Repair Your Credit in 8 Steps: A How To Guide

Are you looking into repairing your credit? We have curated 8 steps you can take to repair your score, from reducing your credit utilization to monitoring your credit report, all to boost your credit score for free. When you are actively improving your poor credit score, companies promising credit repair might seem like saviors. Professional help sounds appealing at first, but when it comes to repairing your credit, taking matters into your own hands can keep thousands of dollars in your pocket.

Here are 8 steps you can take on your own to steer your credit in the right direction.

Repair Your Credit in 8 Steps A How To Guide

1. Check Your Credit Report

Credit report inaccuracies are rare but can show up from time to time, and depending on the information involved, can negatively affect your credit score. Reviewing your credit report from the three major credit bureaus can help you spot problems, at least once a year. Review your credit report for the following:

  • Accounts: Open credit accounts and accounts closed for up to 10 years appear on your credit report. Keep an eye out for accounts you don't recognize, payments inaccurately reported as late, and other potential errors.
  • Personal Information: This will include your name, variations, birth date, and current and past addresses and employees.
  • Credit Inquiries: Inquiries occur when a company or individual accesses your credit report.

2. Dispute Any Errors

Credit bureaus sometimes can make errors, and if you happen to find mistakes on your credit report, like accounts that you don't own or an incorrect payment history, make sure to report them to the credit bureau immediately. Negative information can impact your credit score, which is why it is important to monitor this activity. Common mistakes on credit reports include the following:

  • Incorrect identity information such as a name, phone number, or address.
  • Accounts that belong to other people with the same name or a similar name to you.
  • Fraudulent accounts result in identity theft.
  • Closed accounts, like credit cards or car loans, are reported as open.
  • Incorrect late or delinquent status on accounts.
  • Repeat listings of the same debt.
  • Incorrect current balance or incorrect credit limit.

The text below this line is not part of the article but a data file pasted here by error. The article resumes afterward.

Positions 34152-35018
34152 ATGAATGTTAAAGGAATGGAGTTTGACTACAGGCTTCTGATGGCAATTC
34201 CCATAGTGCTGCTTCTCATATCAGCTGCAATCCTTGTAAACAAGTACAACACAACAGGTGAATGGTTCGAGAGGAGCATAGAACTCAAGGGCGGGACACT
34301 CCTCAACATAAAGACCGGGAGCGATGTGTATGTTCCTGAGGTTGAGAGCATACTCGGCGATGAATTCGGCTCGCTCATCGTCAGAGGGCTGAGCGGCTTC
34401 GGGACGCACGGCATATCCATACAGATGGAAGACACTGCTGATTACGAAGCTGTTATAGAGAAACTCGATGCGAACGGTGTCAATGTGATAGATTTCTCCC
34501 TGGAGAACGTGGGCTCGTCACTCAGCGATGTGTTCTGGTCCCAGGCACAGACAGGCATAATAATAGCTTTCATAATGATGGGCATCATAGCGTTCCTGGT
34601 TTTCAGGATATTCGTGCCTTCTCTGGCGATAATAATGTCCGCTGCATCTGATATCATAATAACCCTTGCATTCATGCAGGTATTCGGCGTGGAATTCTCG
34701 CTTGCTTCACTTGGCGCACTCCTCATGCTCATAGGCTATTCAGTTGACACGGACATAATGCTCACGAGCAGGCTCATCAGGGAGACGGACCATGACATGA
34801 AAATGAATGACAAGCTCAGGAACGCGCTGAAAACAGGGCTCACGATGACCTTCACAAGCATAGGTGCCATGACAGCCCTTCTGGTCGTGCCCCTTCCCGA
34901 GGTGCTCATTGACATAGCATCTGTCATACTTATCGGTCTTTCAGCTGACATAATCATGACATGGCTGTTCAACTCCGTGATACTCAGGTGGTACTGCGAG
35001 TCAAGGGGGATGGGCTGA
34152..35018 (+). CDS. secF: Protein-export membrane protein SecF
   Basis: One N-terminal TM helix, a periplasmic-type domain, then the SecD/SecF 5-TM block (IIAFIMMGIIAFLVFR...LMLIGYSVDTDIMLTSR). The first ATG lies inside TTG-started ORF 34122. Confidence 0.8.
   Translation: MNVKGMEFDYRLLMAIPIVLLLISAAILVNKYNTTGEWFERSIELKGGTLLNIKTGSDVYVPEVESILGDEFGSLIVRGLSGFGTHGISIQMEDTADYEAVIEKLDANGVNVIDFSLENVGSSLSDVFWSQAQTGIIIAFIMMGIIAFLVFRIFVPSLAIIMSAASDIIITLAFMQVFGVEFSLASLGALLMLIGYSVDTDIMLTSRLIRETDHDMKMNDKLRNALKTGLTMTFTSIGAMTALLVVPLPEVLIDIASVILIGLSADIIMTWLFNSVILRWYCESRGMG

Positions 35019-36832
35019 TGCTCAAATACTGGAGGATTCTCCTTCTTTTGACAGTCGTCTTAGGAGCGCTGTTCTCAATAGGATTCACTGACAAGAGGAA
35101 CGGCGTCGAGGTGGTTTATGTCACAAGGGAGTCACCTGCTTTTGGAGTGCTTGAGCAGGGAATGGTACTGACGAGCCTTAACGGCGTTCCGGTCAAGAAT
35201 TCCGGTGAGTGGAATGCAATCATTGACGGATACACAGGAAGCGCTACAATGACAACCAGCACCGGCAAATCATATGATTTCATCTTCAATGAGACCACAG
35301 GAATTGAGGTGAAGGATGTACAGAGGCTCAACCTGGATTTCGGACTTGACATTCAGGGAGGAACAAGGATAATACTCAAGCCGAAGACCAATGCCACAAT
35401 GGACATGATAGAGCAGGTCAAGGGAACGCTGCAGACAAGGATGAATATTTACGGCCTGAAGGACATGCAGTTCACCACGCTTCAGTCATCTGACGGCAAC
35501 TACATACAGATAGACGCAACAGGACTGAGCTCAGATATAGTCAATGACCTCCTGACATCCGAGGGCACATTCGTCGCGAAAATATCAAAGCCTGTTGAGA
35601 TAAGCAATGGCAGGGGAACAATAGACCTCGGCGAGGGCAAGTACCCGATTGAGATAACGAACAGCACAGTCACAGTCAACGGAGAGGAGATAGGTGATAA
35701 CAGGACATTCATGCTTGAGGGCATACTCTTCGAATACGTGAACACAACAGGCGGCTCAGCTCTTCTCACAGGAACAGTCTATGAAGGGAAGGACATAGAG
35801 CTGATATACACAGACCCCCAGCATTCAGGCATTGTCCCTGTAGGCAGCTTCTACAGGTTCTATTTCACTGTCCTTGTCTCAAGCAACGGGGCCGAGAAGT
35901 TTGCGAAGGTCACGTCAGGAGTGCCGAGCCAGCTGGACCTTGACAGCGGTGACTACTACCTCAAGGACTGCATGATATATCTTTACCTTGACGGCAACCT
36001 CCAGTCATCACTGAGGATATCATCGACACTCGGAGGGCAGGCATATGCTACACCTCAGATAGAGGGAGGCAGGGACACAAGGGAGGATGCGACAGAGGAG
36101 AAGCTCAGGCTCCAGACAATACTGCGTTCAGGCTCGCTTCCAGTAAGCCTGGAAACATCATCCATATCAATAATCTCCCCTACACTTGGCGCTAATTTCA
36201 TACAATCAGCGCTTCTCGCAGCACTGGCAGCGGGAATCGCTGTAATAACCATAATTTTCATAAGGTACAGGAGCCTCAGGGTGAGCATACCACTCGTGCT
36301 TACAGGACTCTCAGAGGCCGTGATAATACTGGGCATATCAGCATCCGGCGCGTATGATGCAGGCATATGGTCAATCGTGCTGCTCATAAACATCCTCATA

3. Pay Bills on Time

Your payment history will make up about 35% of your credit score. If you wish to fix your credit score, you should focus on ironing out your monthly payments. It might feel like a challenge to pay all of your bills on time, but there is a simple hack to getting this right, which is autopay. For any bills that don't permit autopay, pay them as soon as you get them. If you cannot afford your current balance or minimum monthly payment, you can contact the office and devise a payment plan. Avoid overdrawing your account by setting up a budget or scheduling your autopay to go out at the same time you are paid.

4. Focus on Keeping Your Credit Utilization Ratio Below 30%

The credit utilization ratio is measured by comparing your credit card balances to your overall credit card limit. Lenders may use this ratio to evaluate how well you will manage your finances. A ratio of less than 30% and greater than 0% is considered good.

Repair Your Credit in 8 Steps A How To Guide

5. Pay Down Debts

If you have outstanding debts, paying them off can help to improve your payment history and reduce your credit utilization ratio. When you are planning to repay your credit card debt, consider the debt avalanche or snowball method. To get a better understanding, the debt avalanche method focuses on repaying your high-interest cards first while the snowball method focuses on repaying your smallest balance first. Evaluate both to determine which method is best for your situation.

6. Keep Old Credit Cards Open

It might be tempting to close old credit card accounts when you have paid them off. Don't be too quick to do so. In keeping them open, you can establish a long credit history, which will make up 15% of your credit score. However, your issuer might close your card after a certain period of inactivity. If the card charges an annual fee, it may be worth closing.

7. Don't Take Out Any Credit Unless it is Needed

Each time credit is applied, your creditor will run a hard credit check, which can drop your score by up to five points. It can also lower your average account age, which can decrease your credit score. So, as a rule of thumb, try to avoid applying for credit unless you truly need it.

8. Build Toward a Target Credit Score

Once you know your score and the steps you are willing to take to repair it, you can decide on a plan to see how aggressively you should try to improve your score. Though a higher score is always better, most consumers aim to get their credit score to the "good" threshold or above. While ranges will vary between the FICO and VantageScore 3.0 score models, 850 is the highest possible credit score for both.

Tips to Fix Your Credit Score

  1. Check your credit report and look for errors.
  2. Focus your attention on small, regular payments and control your spending.
  3. Reduce your high-balance accounts and use credit cards sparingly.
  4. Consider a debt consolidation loan.
  5. Work with a credit counseling agency.
  6. Build a target credit score.

The Bottom Line

Whether you are looking to finance a home or take out another type of loan, it is a good idea to work toward improving your credit. Fixing your credit score doesn't happen overnight, but there are plenty of small steps that can be taken every day to fix and maintain a solid credit score. Contact Your San Jose Realtor for more information on loans that fit your lifestyle and budget.

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